Ok. And what’s the cause of the dashed or dotted appearance of most of the streaks in your pic? I thought it might be related to length, but there are short ones that are dashed and some that aren’t.
The dashed looking meteors are a consequence of their speed and the interlacing of the camera. Also dotted, if you look closely, are at least four star trails and Jupiter's trail.
Chris

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Re: APOD: Island Universe, Cosmic Sand (2021 Aug 14)

Post by johnnydeep » Mon Aug 16, 2021 12:58 pm

Chris Peterson wrote:
Sun Aug 15, 2021 11:28 pm
johnnydeep wrote:
Sun Aug 15, 2021 10:55 pm
Chris Peterson wrote:
Sun Aug 15, 2021 10:47 pm


They might be sporadics (which I lump in with the Perseids, because my system includes in sporadics anything it can't tie to a radiant, because the trail is too short or there's distortion near the horizon, or there's noise). But a few of them really will be sporadics. That said, the position of the radiant changes over the night (although the Perseid radiant is always above the horizon from my location), so you do end up with shower members that don't look like it.
Ok. And what’s the cause of the dashed or dotted appearance of most of the streaks in your pic? I thought it might be related to length, but there are short ones that are dashed and some that aren’t.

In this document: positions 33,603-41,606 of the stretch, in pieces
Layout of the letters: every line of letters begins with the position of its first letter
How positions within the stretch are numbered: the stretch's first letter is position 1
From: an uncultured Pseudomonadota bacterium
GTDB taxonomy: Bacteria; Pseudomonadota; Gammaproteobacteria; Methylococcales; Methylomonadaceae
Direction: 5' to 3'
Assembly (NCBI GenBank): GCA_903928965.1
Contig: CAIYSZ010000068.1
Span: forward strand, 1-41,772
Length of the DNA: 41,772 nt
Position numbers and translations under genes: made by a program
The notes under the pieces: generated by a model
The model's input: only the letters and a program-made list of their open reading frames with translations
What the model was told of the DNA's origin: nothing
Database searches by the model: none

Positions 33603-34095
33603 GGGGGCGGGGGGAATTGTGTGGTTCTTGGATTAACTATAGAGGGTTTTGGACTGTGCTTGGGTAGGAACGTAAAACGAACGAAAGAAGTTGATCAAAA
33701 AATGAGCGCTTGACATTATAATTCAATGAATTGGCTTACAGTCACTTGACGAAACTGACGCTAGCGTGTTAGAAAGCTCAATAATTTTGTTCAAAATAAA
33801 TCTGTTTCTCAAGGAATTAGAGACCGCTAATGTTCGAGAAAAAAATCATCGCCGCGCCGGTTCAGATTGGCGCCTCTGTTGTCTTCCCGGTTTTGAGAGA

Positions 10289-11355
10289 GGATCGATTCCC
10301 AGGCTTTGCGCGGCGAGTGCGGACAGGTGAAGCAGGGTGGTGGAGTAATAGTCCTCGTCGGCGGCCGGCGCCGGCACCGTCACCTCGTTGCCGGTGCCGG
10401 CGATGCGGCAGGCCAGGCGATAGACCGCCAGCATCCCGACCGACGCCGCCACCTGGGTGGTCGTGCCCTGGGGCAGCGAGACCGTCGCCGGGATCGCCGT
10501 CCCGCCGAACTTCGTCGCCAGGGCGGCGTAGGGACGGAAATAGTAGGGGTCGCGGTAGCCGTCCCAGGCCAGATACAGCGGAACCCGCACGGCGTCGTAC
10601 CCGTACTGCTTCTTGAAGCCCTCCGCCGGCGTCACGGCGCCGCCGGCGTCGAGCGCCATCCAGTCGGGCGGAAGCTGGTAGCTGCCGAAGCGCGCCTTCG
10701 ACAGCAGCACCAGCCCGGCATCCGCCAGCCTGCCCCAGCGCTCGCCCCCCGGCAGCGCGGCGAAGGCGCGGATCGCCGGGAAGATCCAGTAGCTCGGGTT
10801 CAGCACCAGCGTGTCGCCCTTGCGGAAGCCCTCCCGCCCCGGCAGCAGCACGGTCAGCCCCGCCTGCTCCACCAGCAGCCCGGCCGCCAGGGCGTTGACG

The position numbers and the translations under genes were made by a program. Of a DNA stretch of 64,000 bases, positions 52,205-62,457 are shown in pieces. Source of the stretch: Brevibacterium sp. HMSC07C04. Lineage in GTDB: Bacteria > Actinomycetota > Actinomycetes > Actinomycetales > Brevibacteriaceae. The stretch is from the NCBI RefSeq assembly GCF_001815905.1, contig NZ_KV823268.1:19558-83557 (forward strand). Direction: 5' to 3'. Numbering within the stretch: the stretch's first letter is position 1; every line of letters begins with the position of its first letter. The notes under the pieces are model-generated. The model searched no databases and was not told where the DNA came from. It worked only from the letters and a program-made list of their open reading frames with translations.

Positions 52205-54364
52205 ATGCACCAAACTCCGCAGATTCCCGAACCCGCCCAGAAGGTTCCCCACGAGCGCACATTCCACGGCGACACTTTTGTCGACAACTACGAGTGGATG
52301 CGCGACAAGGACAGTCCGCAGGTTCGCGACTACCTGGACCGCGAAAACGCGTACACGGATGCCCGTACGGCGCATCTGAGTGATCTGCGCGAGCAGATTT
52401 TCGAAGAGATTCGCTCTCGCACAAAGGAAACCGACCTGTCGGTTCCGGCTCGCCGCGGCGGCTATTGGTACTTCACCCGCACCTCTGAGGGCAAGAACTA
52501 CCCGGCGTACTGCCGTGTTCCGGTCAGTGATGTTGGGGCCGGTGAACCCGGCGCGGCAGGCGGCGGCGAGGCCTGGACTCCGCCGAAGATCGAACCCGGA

The dashed looking meteors are a consequence of their speed and the interlacing of the camera. Also dotted, if you look closely, are at least four star trails and Jupiter's trail.
So are the dashed ones are the faster ones or the slower ones? And wouldn't all the Perseids be moving at about the same speed? Now, if I only knew which one was Jupiter and which ones were star trails. I've numbered a few here with #4 pointing to a very faint thin one. And did I even catch Jupiter? And what span of time does your image represent?

Perseid Trails Et Al.JPG
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Re: APOD: Island Universe, Cosmic Sand (2021 Aug 14)

Post by Chris Peterson » Mon Aug 16, 2021 11:58 pm

johnnydeep wrote:
Mon Aug 16, 2021 12:58 pm
Chris Peterson wrote:
Sun Aug 15, 2021 11:28 pm
johnnydeep wrote:
Sun Aug 15, 2021 10:55 pm


Ok. And what’s the cause of the dashed or dotted appearance of most of the streaks in your pic? I thought it might be related to length, but there are short ones that are dashed and some that aren’t.
The dashed looking meteors are a consequence of their speed and the interlacing of the camera. Also dotted, if you look closely, are at least four star trails and Jupiter's trail.
So are the dashed ones are the faster ones or the slower ones? And wouldn't all the Perseids be moving at about the same speed? Now, if I only knew which one was Jupiter and which ones were star trails. I've numbered a few here with #4 pointing to a very faint thin one. And did I even catch Jupiter? And what span of time does your image represent?